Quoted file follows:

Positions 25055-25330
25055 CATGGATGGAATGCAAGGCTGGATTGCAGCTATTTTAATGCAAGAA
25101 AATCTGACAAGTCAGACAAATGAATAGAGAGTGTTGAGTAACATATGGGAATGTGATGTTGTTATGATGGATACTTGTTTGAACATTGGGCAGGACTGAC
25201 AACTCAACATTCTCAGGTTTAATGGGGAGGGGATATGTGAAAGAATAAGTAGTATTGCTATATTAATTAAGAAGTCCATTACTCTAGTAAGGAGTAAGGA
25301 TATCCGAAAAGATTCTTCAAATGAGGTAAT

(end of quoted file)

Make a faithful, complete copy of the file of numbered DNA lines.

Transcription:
Positions 25055-25330
25055 CATGGATGGAATGCAAGGCTGGATTGCAGCTATTTTAATGCAAGAA
25101 AATCTGACAAGTCAGACAAATGAATAGAGAGTGTTGAGTAACATATGGGAATGTGATGTTGTTATGATGGATACTTGTTTGAACATTGGGCAGGACTGAC
25201 AACTCAACATTCTCAGGTTTAATGGGGAGGGGATATGTGAAAGAATAAGTAGTATTGCTATATTAATTAAGAAGTCCATTACTCTAGTAAGGAGTAAGGA
25301 TATCCGAAAAGATTCTTCAAATGAGGTAAT